Spying is central to the plot in the second and third books of my “Serpent’s Tooth” trilogy, set during the early years of the War for Independence. In Courting the Devil (book 2), we find our hero leading a band of scouts whose directive is to gather information vital to the American cause in advance of the British march on Albany. The heroine, Anne, is betrayed by a particularly unscrupulous American agent to Loyalists who have been misled to think she’s a spy. Her brutal “interrogation” is in no way far-fetched. In fact, I saved her from a far worse fate: that suffered by the real-life Canadian Tory spy, “Miss Jenny,” at the hands of French soldiers serving under Lafayette in 1778. Under the pretense of seeking her father in their camp, she aroused suspicions and was arrested. Not only did her captors try to beat the truth out of her, they raped her. If that wasn’t despicable enough, they cut off her hair—an act considered the height of humiliation at the time. Miss Jenny, however, did not relent and successfully completed her mission. After returning to the British camp with her intelligence, she vanished from history. It is interesting to note that women, in general, were considered too “simple” to understand the complexities of a military campaign, and for the most part, were not taken seriously. A rather short-sighted attitude on both sides of the conflict.
Captain Daniel Taylor, a character who appears briefly in Courting the Devil, was an actual Tory spy who plied his trade between New York City and the area around the upper Hudson River during the British push toward Albany from Canada. Although elusive, he was eventually apprehended by American soldiers, who went on to discover a coded message to General Burgoyne concealed in a hollow bullet in his hair. Taylor immediately swallowed the incriminating evidence, but was given a “strong emetic,” which did as it was intended. He was convicted of spying and hanged. Some say his execution was in retaliation for Nathan Hale’s death a year earlier.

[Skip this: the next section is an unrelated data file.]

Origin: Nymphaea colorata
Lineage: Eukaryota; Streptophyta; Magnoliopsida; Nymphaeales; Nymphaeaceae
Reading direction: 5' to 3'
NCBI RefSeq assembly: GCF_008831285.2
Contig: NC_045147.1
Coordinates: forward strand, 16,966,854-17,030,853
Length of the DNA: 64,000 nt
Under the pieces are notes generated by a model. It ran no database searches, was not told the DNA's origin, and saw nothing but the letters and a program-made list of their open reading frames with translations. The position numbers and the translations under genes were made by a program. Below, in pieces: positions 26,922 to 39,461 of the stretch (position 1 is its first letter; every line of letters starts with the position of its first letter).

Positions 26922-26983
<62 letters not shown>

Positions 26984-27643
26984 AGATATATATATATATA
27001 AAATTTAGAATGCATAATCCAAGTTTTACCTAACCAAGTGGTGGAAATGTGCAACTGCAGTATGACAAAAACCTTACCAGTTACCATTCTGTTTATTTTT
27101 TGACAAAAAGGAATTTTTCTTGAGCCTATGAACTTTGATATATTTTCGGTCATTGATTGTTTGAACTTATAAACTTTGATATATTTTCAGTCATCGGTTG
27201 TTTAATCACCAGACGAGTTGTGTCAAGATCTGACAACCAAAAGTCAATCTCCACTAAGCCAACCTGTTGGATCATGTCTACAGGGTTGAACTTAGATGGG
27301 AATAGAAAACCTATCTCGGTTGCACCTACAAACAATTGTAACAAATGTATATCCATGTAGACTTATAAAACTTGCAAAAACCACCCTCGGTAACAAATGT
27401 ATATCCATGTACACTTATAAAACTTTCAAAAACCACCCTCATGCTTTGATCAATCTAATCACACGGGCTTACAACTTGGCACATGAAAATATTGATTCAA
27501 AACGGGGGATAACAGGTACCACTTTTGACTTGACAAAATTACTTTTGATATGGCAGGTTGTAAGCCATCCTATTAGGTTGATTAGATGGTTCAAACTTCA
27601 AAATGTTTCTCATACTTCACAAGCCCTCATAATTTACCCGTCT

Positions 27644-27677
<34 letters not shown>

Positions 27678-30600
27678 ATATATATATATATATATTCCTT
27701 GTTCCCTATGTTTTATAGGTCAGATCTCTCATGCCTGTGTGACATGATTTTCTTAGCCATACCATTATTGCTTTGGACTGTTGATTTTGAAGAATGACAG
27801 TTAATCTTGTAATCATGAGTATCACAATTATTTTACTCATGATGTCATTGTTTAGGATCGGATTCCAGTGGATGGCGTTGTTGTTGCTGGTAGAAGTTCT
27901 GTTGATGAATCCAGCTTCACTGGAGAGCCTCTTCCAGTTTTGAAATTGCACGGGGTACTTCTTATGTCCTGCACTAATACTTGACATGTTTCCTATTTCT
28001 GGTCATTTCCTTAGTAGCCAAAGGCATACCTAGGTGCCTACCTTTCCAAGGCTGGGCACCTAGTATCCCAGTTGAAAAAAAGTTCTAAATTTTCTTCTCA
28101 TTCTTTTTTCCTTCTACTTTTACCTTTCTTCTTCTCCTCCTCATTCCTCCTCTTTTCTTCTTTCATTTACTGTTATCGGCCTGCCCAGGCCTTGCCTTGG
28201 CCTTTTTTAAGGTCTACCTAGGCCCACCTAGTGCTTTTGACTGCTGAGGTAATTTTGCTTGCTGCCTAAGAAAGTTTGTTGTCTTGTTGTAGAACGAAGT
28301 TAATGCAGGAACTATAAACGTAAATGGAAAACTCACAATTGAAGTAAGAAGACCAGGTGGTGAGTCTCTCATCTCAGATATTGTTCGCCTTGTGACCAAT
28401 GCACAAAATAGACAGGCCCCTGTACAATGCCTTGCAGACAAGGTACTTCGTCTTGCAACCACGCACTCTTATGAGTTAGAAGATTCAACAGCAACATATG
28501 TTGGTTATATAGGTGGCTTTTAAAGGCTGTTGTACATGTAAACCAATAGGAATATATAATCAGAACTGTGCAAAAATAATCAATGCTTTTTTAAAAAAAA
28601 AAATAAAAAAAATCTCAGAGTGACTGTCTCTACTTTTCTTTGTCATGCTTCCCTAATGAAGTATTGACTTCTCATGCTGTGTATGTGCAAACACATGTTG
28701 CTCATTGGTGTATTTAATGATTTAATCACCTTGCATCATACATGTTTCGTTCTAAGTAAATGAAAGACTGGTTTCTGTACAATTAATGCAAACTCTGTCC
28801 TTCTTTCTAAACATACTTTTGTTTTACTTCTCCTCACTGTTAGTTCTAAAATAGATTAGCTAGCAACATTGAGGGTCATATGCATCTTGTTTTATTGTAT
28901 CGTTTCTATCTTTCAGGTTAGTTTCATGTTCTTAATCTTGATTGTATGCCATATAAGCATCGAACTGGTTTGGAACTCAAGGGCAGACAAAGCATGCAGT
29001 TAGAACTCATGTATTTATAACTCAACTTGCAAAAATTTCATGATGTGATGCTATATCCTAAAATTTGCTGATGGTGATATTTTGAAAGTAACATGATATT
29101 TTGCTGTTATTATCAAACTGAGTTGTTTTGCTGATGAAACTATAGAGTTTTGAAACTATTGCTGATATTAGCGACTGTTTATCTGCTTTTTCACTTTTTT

In The Partisan’s Wife (book 3 of the trilogy), the reader is introduced to a number of shady characters, some real, some fictitious, as well as Washington, himself, and a few of his spy masters, as the stakes for our hero and heroine become deadly.

~*~ 

Kathy Fischer Brown is a BWL author of historical novels, and The Return of Tachlanad, her newly released epic fantasy adventure for young adult and adult readers. Check out her The Books We Love Author page or visit her website. All of her books are available in a variety of e-book formats and in paperback from Amazon and other online retailers.

Pictures courtesy of the Clements Library.

Friday, January 29, 2016

Earworm Mozart



I've fictionalized the creation of The Magic Flute in two novels, Mozart's Wife and My Mozart. Nanina Gottlieb, who sang the role of the heroine, Pamina, is the teen narrator of the latter Therefore, I thought I'd write about it, with all its "earworm" songs, and produced during the composer's hectic last year.